Government: No grant funding to buy unsold homes

The government has brushed aside several recommendations by MPs on how best to deliver affordable and social housing in the long-term.
The government has shrugged off calls to provide grant funding to help social landlords buy unsold homes. Credit: Pixabay.

The government has brushed aside several recommendations by MPs on how best to deliver affordable and social housing in the long-term, including the possibility of providing grant funding to help housing providers to buy unsold homes.

Responding to the Housing, Communities and Local Government Committee’s recent report on the long-term delivery of social housing, ministers have rejected MPs’ requests to link local incomes to a definition of affordable housing, or to embark on a large social housebuilding programme to help it hit its target of delivering 300,000 new homes a year.

The HCLG had asked the government to consider providing grant funding to help housing providers buy new or almost finished homes from developers that might go unsold in a recession, an approach used in the National Clearing House Scheme in the wake of the 2008 financial crash.

The government’s dismissal of new grant funding comes after the Affordable Housing Commission recently called for a £1.3 billion conversion fund to help social landlords buy private homes.

“The primary purpose of the Affordable Homes Programme is to generate new supply of affordable housing that would not otherwise be built. Acquisitions of existing homes using programme funding are therefore limited,” read the government’s response.

“To mitigate the disruption caused to home building the existing £9 billion Affordable Homes Programme has been extended by one year. This will save homes that would otherwise have been lost following site closures due to COVID-19.”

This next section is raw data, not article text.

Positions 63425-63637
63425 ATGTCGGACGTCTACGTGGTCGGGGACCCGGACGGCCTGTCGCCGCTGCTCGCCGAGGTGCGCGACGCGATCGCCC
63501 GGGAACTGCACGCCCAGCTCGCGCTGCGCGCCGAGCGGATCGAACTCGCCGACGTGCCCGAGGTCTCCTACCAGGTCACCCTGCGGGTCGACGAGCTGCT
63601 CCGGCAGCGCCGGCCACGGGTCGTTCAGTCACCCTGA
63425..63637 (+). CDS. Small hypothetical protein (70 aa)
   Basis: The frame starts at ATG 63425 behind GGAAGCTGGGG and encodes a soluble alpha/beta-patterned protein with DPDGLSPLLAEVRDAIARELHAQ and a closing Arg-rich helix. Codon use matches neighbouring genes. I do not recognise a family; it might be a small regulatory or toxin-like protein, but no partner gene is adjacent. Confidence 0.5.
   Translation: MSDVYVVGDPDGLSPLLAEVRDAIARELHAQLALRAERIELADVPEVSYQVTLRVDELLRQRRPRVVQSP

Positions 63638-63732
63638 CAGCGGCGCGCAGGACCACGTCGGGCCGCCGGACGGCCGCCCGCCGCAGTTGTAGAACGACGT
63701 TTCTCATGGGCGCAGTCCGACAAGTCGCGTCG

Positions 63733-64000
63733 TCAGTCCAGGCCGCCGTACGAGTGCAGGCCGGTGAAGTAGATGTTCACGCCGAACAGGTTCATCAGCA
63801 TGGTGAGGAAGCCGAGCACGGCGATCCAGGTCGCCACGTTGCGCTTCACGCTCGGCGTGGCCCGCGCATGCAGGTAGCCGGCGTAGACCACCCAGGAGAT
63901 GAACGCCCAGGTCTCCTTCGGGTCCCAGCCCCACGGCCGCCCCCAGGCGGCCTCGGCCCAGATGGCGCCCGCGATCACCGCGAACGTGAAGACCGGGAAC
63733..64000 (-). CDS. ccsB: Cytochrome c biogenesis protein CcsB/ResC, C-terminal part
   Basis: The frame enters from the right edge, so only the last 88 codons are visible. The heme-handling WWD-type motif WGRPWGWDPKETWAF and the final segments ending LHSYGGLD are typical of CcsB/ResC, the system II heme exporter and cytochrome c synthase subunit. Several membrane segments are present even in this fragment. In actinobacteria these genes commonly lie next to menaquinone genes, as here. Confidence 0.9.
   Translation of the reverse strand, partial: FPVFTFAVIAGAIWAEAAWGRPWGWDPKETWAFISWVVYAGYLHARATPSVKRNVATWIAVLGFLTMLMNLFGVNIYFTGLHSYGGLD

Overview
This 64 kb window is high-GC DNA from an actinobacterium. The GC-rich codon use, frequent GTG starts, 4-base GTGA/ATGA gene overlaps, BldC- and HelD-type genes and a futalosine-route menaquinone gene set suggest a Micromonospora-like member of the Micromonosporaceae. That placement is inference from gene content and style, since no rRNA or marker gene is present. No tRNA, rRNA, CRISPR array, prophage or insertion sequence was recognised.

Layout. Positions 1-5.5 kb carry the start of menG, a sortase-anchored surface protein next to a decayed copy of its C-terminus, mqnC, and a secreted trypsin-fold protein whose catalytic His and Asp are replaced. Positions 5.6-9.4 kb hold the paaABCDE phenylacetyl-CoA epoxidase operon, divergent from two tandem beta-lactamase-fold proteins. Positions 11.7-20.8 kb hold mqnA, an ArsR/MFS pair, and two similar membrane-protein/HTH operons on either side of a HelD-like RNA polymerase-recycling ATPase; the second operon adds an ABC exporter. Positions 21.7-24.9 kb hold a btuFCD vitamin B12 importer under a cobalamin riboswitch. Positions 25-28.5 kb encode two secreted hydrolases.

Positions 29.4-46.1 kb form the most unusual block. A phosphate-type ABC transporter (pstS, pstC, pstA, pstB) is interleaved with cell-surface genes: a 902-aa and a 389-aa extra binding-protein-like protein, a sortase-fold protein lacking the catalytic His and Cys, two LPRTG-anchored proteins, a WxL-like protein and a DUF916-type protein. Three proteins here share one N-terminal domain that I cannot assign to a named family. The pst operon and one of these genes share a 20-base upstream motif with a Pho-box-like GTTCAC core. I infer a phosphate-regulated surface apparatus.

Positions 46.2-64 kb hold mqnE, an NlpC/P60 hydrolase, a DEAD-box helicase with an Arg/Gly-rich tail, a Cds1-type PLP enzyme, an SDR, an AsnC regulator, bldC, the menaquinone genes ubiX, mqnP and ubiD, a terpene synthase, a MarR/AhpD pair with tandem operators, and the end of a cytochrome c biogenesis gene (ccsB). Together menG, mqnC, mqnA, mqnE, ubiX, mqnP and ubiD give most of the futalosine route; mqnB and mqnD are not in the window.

The government also confirmed that it will not take up the suggestion to set annual targets for new affordable and social homes, saying that local authorities should be able to identify the ‘size, type and tenure’ of housing needed in their own communities.

The HCLG Committee’s report found that only 6,827 new social homes were built in 2019, despite 90,000 new social homes being needed every year to meet the country’s housing needs.

While around 50% of homes in the government’s new £11.5 billion 2021-26 Affordable Homes Programme are expected to be for ‘affordable’ rent, so far no details have been given on how many social homes the programme will support.

“While we do not place a specific figure on the number of affordable houses which need to be built every year, we are committed not only to increasing the supply of new affordable homes, but ensuring that we build the right homes in the right places,” the government said.

Elsewhere in its response, the government also re-confirmed its commitment to introducing a package of reforms to improve protections for renters, including abolishing Section 21 ‘no fault’ evictions.

The HCLG Committee’s report made a series of suggestions on the future of Right to Buy including allowing local authorities to receive 100% of Right to Buy receipts. The government said that it is now considering its response to a recent consultation on this topic.

Today the HCLG Committee has launched a new inquiry on the government’s proposed reforms to the planning system.

The inquiry will look at how well the proposed reforms would support the government’s housebuilding strategy while ensuring high quality construction. It will also examine how well the proposals protect existing buildings and areas, and allow for local engagement in the system.

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